Katherine Mortimer, Countess of Warwick

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Katherine Mortimer
Countess of Warwick
Thomas de Beauchamp, Katherine Mortimer, Earl Warwick.jpg
Tomb effigies of Katherine Mortimer and Thomas de Beauchamp, 11th Earl of Warwick, St. Mary's Church, Warwick
Spouse(s) Thomas de Beauchamp, 11th Earl of Warwick KG
Guy de Beauchamp
Thomas de Beauchamp, 12th Earl of Warwick
Reinbrun de Beauchamp
William de Beauchamp, 1st Baron Bergavenny
Roger de Beauchamp
Maud de Beauchamp
Philippa de Beauchamp
Alice de Beauchamp
Joan de Beauchamp
Isabella de Beauchamp
Margaret de Beauchamp
Elizabeth de Beauchamp
Anne de Beauchamp
Juliana de Beauchamp
Katherine de Beauchamp
Noble family Mortimer
Father Roger Mortimer, 1st Earl of March
Mother Joan de Geneville, Baroness Geneville
Born 1314
Ludlow Castle, Shropshire, England
Died 4 August 1369 (aged 55)

Katherine Mortimer, Countess of Warwick (1314 – 4 August 1369) was the wife of Thomas de Beauchamp, 11th Earl of Warwick KG, an English peer, and military commander during the Hundred Years War. She was a daughter and co-heiress of Roger Mortimer, 1st Earl of March and Joan de Geneville, Baroness Geneville.

Sometime before 1355, she became an important figure at the royal court of King Edward III.

Family and lineage[edit]

Katherine Mortimer was born at Ludlow Castle, Shropshire, England, in 1314, one of the twelve children and a co-heiress of Roger Mortimer, 1st Earl of March and Joan de Geneville, Baroness Geneville. Her paternal grandparents were Edmund Mortimer, 2nd Baron Mortimer and Margaret de Fiennes, and her maternal grandparents were Sir Piers de Geneville, of Trim Castle and Ludlow, and Jeanne of Lusignan.

Her father was de facto ruler of England together with his mistress Isabella of France, Queen consort of King Edward II, until his eventual capture and execution by the orders of King Edward III, eldest son of Isabella and King Edward II. The latter had been deposed in November 1326, and afterwards cruelly murdered by assassins acting under the orders of Mortimer and Queen Isabella. Katherine was sixteen years old when her father was hanged, Tyburn, London on 29 November 1330. Roger Mortimer was NOT Hanged drawn and quartered as stated but only hanged and his body was left until monks from Greyfriars in London took it down.


On 19 April 1319, when she was about five years old, Katherine married Thomas de Beauchamp, 11th Earl of Warwick, eldest son of Guy de Beauchamp, 10th Earl of Warwick and Alice de Toeni.[1] Their marriage required a Papal dispensation as they were related within the prohibited third and fourth degrees. Beauchamp had succeeded to the earldom at the age of two, therefore Katherine was styled Countess of Warwick from the time of her marriage until her death. The marriage had been arranged in July 1318 in order to settle a quarrel between the two families over the lordship of Elfael, which was thus given to Katherine as her marriage portion.[2] For the term of his minority, Beauchamp's custody had been granted to Katherine's father, Roger Mortimer.[3]

Katherine later became an important personage at the court of King Edward III. As a sign of royal favour she was chosen to stand as one of the godmothers, along with Queen Philippa of Hainault, to the latter's granddaughter, Philippa, Countess of Ulster in 1355. This honour bestowed on Katherine is described by 19th century author Agnes Strickland according to the Friar's Genealogy: "Her [Philippa, Countess of Ulster] godmother also was of Warwick Countess, a lady likewise of great worthiness".[4]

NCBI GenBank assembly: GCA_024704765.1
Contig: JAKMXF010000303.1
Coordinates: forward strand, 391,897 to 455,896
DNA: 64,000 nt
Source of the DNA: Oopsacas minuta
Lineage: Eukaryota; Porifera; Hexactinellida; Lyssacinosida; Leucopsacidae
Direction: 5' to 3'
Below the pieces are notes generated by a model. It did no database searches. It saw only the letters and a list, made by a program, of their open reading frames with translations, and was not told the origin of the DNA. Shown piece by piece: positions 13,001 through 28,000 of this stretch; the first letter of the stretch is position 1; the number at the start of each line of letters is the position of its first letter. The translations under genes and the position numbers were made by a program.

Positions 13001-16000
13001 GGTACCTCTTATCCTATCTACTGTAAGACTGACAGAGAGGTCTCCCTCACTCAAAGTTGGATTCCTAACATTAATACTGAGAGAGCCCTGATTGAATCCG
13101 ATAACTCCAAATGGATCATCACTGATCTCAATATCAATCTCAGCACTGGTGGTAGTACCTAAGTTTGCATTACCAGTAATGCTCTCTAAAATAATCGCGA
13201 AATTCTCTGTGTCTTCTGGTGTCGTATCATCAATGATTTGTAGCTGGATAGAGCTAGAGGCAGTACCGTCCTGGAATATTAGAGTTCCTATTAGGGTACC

Katherine and Beauchamp together had fifteen children:[5]

Death and effigy[edit]

Katherine Mortimer died on 4 August 1369 at the age of about fifty-five. Two years before her death, in 1367, Katherine was a legatee in the will of her sister Agnes de Hastings, Countess of Pembroke.[8] Katherine was buried in St. Mary's Church, Warwick, Warwickshire. She lies alongside her husband, who died three months after her of the Black Death. Their tomb with well-preserved, alabaster effigies can be seen in the centre of the quire. Katherine is depicted wearing a frilled veil with a honeycomb pattern and she is holding hands with Beauchamp. The sides of the tomb chest are decorated with figures of mourners, both male and female.



  1. ^ Charles Cawley"Medieval Lands Earls of March 1328-1425 (Mortimer)
  2. ^ G. Holmes. Estates of the Higher Nobility in Fourteenth Century England.p13
  3. ^ Thomas B. Costain,The Three Edwards, page 231
  4. ^ Strickland, Agnes (2009). Lives of the Queens of England from the Norman Conquest: With Anecdotes of the Courts: First Published From Official Records and Other Authentic Documents, Private as Well as Public. Volume II. p.295. Google Books. Retrieved 6-11-10
  5. ^ Douglas Richardson, Kimball G. Everingham, Magna Carta Ancestry: A Study in Colonial and Medieval Families, p.56
  6. ^ Cawley, Medieval Lands, Earls of Warwick 1263-1449 (Beauchamp)
  7. ^ the Perage.com
  8. ^ Douglas Richardson, Kimball G. Everingham, Magna Carta Ancestry: A Study in Colonial and Medieval Families,p.56
  9. ^ a b c d e f g h Mortimer 2003, p. 338.
  10. ^ a b c d e Mortimer 2003, p. 339.
  11. ^ a b c d Mortimer 2003, p. 340.
  12. ^ a b c d e Mortimer 2003, p. 341.
Works cited
  • Mortimer, Ian (2003). The Greatest Traitor: The Life of Sir Roger Mortimer, Ruler of England 1327–1330. New York: St. Martin's Press. ISBN 0-312-34941-6.